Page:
There is a lot of confusion between arteriosclerosis and atherosclerosis but one thing is certain, combined they account for nearly 75% of all deaths from heart disease! This unpleasant statistic comes from the American Heart Association 2004 Heart and Stroke Statistical Update. In the United States alone, approximately 1.5 million heart attacks occur annually.
The vast majority of these heart attacks are
caused by complications associated with
arteriosclerosis and atherosclerosis.
Most people are familiar with heart attacks or strokes. You likely have a family member or friend who either suffers from the consequences of one or has died due to one. Because of this a great deal of emphasis is placed on preventing heart attacks and strokes. While this is important, the real emphasis should be put upon preventing arteriosclerosis and atherosclerosis because they are the underlying cause of heart attacks and strokes.
To best address this problem we need to clearly define arteriosclerosis and atherosclerosis. Arteriosclerosis commonly refers to those diseases in which the arterial wall thickens and loses its elasticity. Atherosclerosis is one of those diseases. More specifically atherosclerosis refers to the formation of plaque-like deposits consisting of cholesterol and other substances on the arterial walls. These deposits become hardened by fibrous tissue and calcification. This can lead to arteriosclerosis or hardening of the arteries. For simplicity the following definitions will be used:
Arteriosclerosis is any disease process that leads to the abnormal thickening and hardening of the arterial walls.
Atherosclerosis is the disease process that causes plaque formations to develop on the interior surface of the arterial walls.
Both arteriosclerosis and atherosclerosis cause problems and complication to blood flow. Arteriosclerosis reduces the elasticity of the vascular wall leading to high blood pressure. Atherosclerosis reduces the interior space of the artery leading to reduced blood flow. Reduced blood flow reduces the ability of your cardiovascular system to deliver needed oxygen and nutrients as well as remove waste products from cellular respiration. This then affects the organs’ ability to function optimally.
The most common arteries affected are those in the brain, heart, kidneys, abdominal aorta, carotid artery, and legs. This can then lead to a whole host of symptoms like leg pain, muscular weakness, numbness, cramps, dizziness, chest pain, poor wound healing, and erectile dysfunction.
As atherosclerosis progresses in its narrowing of the arterial space it not only reduces blood flow but it also increases the potential for blood clots to form as well as plaque-like deposits breaking off. This can then cause complete blockages resulting in the common life-threatening diseases we call heart attacks and strokes.
Both arteriosclerosis and atherosclerosis are progressive diseases. This means that they didn’t develop over a short period of time like an infection but they develop over a long period of time. For many in the United States, this disease process can start in early childhood and progressively become more severe as the person ages.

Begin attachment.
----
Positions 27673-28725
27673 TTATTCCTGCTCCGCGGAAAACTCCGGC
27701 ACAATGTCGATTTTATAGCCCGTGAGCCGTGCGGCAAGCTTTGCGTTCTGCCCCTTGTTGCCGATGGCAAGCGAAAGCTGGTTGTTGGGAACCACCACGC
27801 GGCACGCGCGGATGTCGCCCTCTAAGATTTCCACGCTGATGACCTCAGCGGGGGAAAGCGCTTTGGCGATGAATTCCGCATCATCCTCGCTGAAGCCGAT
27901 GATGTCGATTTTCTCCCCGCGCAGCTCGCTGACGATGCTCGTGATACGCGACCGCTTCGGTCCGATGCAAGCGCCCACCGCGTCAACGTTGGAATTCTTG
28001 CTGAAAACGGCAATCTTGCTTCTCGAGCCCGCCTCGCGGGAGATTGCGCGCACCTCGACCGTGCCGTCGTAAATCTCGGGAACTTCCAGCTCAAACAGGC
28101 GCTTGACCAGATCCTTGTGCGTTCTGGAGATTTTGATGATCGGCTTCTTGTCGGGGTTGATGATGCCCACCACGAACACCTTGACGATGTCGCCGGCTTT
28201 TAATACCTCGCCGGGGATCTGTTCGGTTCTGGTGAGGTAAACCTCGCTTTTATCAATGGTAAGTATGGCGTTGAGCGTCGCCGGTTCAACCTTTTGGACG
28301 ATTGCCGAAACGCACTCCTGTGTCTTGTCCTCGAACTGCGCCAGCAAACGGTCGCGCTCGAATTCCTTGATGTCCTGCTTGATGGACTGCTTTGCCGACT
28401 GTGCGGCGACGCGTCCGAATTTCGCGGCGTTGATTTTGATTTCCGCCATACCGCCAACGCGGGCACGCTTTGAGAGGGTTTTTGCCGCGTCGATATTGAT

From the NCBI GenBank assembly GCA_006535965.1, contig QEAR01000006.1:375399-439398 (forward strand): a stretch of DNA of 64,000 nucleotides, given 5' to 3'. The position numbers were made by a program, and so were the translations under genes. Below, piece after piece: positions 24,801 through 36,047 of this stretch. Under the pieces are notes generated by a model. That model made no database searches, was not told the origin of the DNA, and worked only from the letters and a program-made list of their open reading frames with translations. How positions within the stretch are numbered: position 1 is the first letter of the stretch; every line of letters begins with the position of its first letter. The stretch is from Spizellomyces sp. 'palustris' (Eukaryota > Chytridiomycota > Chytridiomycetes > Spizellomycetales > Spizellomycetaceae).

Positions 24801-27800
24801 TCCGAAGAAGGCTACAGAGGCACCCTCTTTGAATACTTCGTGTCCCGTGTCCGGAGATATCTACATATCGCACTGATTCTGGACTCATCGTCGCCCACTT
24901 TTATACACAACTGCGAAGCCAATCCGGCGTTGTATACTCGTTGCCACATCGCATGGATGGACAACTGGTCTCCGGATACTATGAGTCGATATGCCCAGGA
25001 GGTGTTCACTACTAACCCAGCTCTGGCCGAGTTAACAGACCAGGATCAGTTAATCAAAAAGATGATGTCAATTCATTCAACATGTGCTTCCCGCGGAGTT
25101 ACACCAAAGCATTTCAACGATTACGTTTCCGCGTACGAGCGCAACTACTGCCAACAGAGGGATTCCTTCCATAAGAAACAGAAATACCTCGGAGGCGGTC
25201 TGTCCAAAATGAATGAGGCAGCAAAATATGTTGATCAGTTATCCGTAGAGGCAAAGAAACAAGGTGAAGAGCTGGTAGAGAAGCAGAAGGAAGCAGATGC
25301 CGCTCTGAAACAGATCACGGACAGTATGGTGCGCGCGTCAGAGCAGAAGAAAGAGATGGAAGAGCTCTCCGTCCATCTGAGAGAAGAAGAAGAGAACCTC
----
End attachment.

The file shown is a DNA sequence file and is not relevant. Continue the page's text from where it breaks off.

Risk Factors That Can Lead to Arteriosclerosis and Atherosclerosis!
There are certain risk factors that contribute to the development of both arteriosclerosis and atherosclerosis. These risk factors are commonly categorized as “those that can be changed” and “those that cannot”. Here are the risk factors that can be changed:
High blood pressure
High cholesterol levels, especially LDL cholesterol or low-density lipoprotein cholesterol commonly referred to as “Bad Cholesterol”
Lack of exercise
Western diet, which is excessive in saturated fat from meat, dairy products, eggs, and fast food combined with an inadequate intake in fruits, vegetables, and fish.
These are the risk factors that cannot be changed:
Being male unless you are a women who has reached menopause.
Have a family history of heart disease and stroke especially if it’s based on genetics.
African American since this population group has a historically high degree of high blood pressure and diabetes leading to premature stroke, heart attack, congestive heart failure, and death.
As I gathered data for this article many of the websites made the following comment – “The exact cause of arteriosclerosis is not known.”
This author would like to disagree with that statement.
The exact cause of arteriosclerosis and atherosclerosis is known!
It is damage to the endothelial cells that line all of your cardiovascular system which reduces their ability to properly produce nitric oxide, the master signaling molecule of the cardiovascular system.
We will examine this statement and the standard treatment programs used for these cardiovascular diseases in our next article entitled “Arteriosclerosis and Atherosclerosis – Treatment Programs!”
Together we can work to save a million lives!
Dan Hammer has a background in biology, chemistry, and exercise physiology. He used to run one of the largest health club operations in the Chicagoland area and has been helping people with their wellness issues for more than 25 years.